Marisa Tomei asks lots of questions. About "5 million," director Brad Furman jokes, recalling their first meeting, when she grilled him on every aspect of his filmmaking process. No wonder she nabbed that Academy Award, he thought.
His film, "The Lincoln Lawyer," based on Michael Connelly's bestseller and due out March 18, stars Matthew McConaughey as Mick, a slippery L.A. lawyer who spends so much time in his car that it's become his office; and Ryan Phillippe as his client, a spoiled rich kid who may -- or may not -- be a freaky psycho killer.
Tomei, 46, plays Maggie, a prosecutor and Mick's sultry ex -- and a far cry from the big-haired, foot-stompin' Mona Lisa Vito, the role in 1992's "My Cousin Vinny" that earned her an Oscar for best supporting actress.
Since then, she's done big studio comedies ("Wild Hogs"), indie dramas (with Oscar nominations for "In the Bedroom" and "The Wrestler") and Broadway ("Top Girls," "Salome").
This year's roles prove just as diverse. She opens next month in the emotional Off-Broadway play "Marie and Bruce" at The New Group (thenewgroup.org); co-stars with Steve Carell in the screwball comedy "Crazy Stupid Love," out this summer; and is currently shooting "The Ides of March," a political drama directed by and starring George Clooney.
She recently chatted with Newsday contributor Joseph V. Amodio about leading men, Mom and her link to Lady Gaga.
It's a good mystery. A brain teaser -- a really good popcorn movie, you know? And I like how it's shot. It's not the L.A. you usually see. It's the underbelly. These odd neighborhoods. [Furman] almost brings an indie spirit to a classic mystery.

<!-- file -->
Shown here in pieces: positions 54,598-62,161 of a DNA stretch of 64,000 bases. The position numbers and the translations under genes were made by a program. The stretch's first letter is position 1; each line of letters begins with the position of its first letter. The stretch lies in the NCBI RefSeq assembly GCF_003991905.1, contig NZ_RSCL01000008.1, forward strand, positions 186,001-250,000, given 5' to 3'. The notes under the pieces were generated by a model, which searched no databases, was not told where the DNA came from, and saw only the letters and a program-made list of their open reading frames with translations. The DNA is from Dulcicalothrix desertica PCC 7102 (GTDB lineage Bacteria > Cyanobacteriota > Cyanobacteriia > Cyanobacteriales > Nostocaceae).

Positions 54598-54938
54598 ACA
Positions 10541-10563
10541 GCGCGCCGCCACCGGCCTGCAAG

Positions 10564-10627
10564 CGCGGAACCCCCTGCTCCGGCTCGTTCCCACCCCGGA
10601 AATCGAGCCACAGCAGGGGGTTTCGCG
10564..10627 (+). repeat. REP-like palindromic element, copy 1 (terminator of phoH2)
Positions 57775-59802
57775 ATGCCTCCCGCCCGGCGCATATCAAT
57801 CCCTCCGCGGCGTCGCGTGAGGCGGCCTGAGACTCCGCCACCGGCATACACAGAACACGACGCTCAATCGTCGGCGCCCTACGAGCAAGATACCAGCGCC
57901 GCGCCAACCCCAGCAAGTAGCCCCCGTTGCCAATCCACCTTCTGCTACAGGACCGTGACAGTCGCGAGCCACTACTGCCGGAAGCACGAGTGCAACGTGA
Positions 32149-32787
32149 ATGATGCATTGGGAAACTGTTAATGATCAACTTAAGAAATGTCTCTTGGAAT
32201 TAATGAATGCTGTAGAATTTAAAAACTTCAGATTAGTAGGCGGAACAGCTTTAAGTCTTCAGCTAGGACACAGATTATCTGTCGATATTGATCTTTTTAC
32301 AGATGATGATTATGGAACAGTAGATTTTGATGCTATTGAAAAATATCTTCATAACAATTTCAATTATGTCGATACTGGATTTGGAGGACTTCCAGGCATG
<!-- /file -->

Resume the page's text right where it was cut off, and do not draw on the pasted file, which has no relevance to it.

He's really loose. He does a lot of improvising.
Well . . . it depends on the piece. Sometimes it's better to come to it fresh and see what happens. I'd met Matthew once or twice and was impressed with his ease. He's done a lot of romantic comedies, and I like the way he's so good at throwing the ball back 'n' forth. He's strong, but he's not too cool to engage.
So, what's a nice Brooklyn gal like you doing living in L.A.?
Yeah. But I'm coming back to New York this month. For "Marie and Bruce," Off-Broadway.
And Frank Whaley is Bruce. I LOOOOVE him. He is soooo gooood. We play a couple having . . . a miserable moment in their marriage. But they still love each other very much. And trying to decide if they should stay together. It's . . . tough.
What do you crave from New York -- what's the first thing you do when you get back?
Oh, this is gonna be . . . so corny. My parents live around the corner from me in the Village. So, the first thing I look forward to doing is . . . I get to go over, have a home-cooked meal and reconnect with the family. I like that. My mom, she's always luring me over with something. She'll call me up and say, "I made some fresh lentil soup." Or, "We have fresh pasta today." [Laughs.] She knows what works.
How goes "The Ides of March"? It's about the dirty dealings of a political campaign, right?
I play a political reporter. I'm going back and forth between shooting that in Cincinnati and rehearsing this play. They were able to work it out -- I'm so grateful I'm able to do both.
Ohhhh, it's just awwwwful. . . . I've never had a worse job in my life. Big laugh. I heard, "How lucky you are to be in a George Clooney film. He has the best crews, he has the best this and that" -- this is all what George Clooney told me, mind you. And I said, OK, we'll see. But he really lived up to all those promises. It's been a fantastic experience.
Actually, I heard because my Aunt Arlene, who lives in Park Slope, sent the family an e-mail about it. So . . . I dunno. Aunt Arlene knew about that one.
Gaga's asked who she thinks should play her in a movie about her life, and she says you. She's a big fan.
I was thrilled when I heard. I love her. I love her music. And she's a smart businesswoman. So, I was so touched, really. I think it's incredible that she likes my work and that she'd think of me in that way. I thought it was great.